The end of the manga's story, is full of revelations but it's also a little frustrating not to know if Candy will find happiness, especially in love, or with whom. The fact that we discover her as a young married woman in the novel is a relief. Did you choose this ending for the manga from the start? Weren't you afraid of the fans' return and their expectations?

Keiko Nagita: I told myself there was a risk that I would disappoint some readers but the concern is that in a series of manga, everything does not depend on the will of the authors. In series, if at the end of one or two volumes the series do not meet with success, the publishers ask the authors to finish it quickly. So the authors think about a story making sure that it can be concluded at any time so I only wrote the main lines of Candy's story, without knowing how many volumes it would last. But it turns out that from volume 2, it was a huge success and the publisher told me to continue as much as I wanted. So I played with a huge freedom in the ideas I brought to the script. But the story ended within these broad lines that had been imagined from the start. In reality it would have been necessary to close this part and to open a second chapter for the continuation. It would have been ideal but it would not go too well with Candy's drawing style, which is a very cute style, to develop Candy's story as an adult. To put it bluntly, it's not very credible that Candy at age 30 still has her ponytails and keeps her look. At the time there were also no magazines where it would have been imaginable to publish such a sequel to Candy who became an adult. That's why it did not happen.

Is there a character you prefer or one you are most attached to? Among the couples that fans love - Candy / Terry and Candy / Albert - which one do you prefer?

Keiko Nagita: My favorite character is Candy. In terms of couples, during the whole writing process, I did not stop feeling sorry for Terry, I thought poor him and at the same time I thought that Albert was really full of charm and my heart was pounding while writing (laughs). It's something I could not express in the manga. Yet the readers themselves, they had felt it and I wonder how they did it. And to answer your question, I think it's up to Candy to choose between Terry and Albert, I do not know (laughs). Sorry.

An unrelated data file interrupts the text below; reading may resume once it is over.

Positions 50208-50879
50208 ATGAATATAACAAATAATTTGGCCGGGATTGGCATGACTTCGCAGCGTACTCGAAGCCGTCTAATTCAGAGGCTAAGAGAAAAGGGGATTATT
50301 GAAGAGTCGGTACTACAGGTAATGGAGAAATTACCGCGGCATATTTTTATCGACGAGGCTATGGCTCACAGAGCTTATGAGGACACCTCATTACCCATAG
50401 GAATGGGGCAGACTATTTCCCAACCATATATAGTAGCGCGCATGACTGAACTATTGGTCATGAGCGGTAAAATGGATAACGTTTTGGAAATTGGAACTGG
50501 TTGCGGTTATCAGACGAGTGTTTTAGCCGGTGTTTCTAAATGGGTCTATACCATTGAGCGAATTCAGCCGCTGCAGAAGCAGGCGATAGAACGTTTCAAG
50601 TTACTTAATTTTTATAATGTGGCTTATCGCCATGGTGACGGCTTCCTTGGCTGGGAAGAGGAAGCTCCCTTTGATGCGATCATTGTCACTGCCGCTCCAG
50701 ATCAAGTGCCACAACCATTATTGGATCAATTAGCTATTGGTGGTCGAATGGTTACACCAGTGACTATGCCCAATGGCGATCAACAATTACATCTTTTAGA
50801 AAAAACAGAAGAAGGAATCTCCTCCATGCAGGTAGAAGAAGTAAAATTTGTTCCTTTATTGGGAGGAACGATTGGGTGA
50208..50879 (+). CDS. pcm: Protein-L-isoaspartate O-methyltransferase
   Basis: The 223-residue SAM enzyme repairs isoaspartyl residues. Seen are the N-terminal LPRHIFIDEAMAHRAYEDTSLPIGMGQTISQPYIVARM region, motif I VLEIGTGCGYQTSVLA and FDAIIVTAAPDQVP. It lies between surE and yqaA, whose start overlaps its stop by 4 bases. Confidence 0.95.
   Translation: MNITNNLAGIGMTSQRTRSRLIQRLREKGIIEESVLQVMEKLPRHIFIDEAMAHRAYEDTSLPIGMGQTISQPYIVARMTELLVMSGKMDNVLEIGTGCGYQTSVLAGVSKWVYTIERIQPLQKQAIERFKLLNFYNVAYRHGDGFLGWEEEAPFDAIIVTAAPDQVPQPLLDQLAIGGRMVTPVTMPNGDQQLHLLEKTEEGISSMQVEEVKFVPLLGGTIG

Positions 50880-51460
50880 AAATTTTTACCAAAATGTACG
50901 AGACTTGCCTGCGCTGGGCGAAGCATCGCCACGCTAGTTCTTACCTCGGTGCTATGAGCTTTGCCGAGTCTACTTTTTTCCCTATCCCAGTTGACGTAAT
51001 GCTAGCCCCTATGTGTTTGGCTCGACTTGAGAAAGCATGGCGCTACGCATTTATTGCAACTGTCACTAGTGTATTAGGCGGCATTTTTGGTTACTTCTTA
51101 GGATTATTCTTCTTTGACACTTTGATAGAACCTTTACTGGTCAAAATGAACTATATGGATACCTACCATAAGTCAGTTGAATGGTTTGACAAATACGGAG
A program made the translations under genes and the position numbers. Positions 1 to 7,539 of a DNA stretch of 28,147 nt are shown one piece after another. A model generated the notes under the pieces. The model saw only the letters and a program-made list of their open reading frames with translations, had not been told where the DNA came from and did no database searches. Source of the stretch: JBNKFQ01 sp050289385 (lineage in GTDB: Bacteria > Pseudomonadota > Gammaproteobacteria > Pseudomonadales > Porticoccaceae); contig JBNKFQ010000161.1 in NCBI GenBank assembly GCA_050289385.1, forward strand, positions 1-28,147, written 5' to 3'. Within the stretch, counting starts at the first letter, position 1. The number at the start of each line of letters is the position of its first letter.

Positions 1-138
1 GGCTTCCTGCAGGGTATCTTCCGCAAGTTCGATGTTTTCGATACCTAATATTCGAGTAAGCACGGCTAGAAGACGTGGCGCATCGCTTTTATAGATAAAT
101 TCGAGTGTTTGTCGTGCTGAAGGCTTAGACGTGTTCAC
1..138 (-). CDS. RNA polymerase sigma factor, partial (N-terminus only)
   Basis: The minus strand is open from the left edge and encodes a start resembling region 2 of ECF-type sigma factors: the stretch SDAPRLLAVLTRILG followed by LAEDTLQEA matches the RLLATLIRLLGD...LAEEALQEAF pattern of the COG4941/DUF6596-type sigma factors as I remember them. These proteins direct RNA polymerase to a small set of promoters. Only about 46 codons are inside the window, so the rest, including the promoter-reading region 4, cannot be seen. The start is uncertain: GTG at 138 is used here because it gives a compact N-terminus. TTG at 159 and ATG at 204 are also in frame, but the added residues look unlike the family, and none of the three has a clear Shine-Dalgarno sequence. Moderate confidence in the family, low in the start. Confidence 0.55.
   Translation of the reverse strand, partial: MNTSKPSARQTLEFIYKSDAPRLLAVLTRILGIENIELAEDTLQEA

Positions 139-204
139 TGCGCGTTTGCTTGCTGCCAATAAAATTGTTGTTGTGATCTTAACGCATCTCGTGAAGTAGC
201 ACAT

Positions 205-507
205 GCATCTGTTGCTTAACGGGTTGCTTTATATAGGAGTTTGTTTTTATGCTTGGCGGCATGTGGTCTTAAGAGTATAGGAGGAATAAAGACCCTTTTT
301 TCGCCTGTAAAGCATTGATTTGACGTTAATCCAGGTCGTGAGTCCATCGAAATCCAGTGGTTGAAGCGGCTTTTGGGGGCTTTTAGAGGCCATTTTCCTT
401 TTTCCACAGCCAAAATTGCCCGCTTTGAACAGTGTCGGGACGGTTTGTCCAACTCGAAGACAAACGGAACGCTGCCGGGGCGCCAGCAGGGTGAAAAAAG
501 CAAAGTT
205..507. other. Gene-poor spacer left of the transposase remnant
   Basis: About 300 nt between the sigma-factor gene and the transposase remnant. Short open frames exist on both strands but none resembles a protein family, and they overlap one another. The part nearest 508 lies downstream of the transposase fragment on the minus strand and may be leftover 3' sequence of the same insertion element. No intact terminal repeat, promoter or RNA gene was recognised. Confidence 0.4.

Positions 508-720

Do you follow shoujo manga today? What do you think about them ?

Keiko Nagita: I really like manga and I read a lot. But from my personal point of view, the shoujo manga is disappearing. Why do I say that? It's because we no longer have all these stories that happen in universes we do not know, far away, as in the past, stories that happen on a much larger scale, in a world that we do not know. I find it unfortunate that today's readers have a very reduced point of view. At the same time, in video games, we have a lot of fantasy stories with stories happening in completely foreign worlds. I think it's great but at the same time I think there is a bit too much. It's always the same thing, we talk about Final Fantasy for example, there is a little bit too much (laughs). And to get back to manga, I hope someday we will come back to a time when we can describe much richer universes. Then, I do not know if this phenomenon that I see today is due to the readers, if they are the ones who do not want to read this kind of stories that happen in unknown countries, or that they are not given the opportunity to read this kind of stories and finally their point of view is getting more and more reduced. I do not know. I continue to search for quality shoujos in works that come out. Whenever I meet publishers I ask them if they have recently discovered an interesting shoujo and the answer is always no. This is the same observation in the novels for young girls. The topics are always things much closer to everyday life, the theme of bullying, abuse, parents who commit violence on their children... This reduces the point of view and I find it a pity. And I hope that one day will come back when we will be able to find stories that happen in larger universes.

Interview done for Bulle Shojo website. Special thanks to Mrs. Keiko Nagita and her agent, the interpreter, and the entire Pika editorial staff.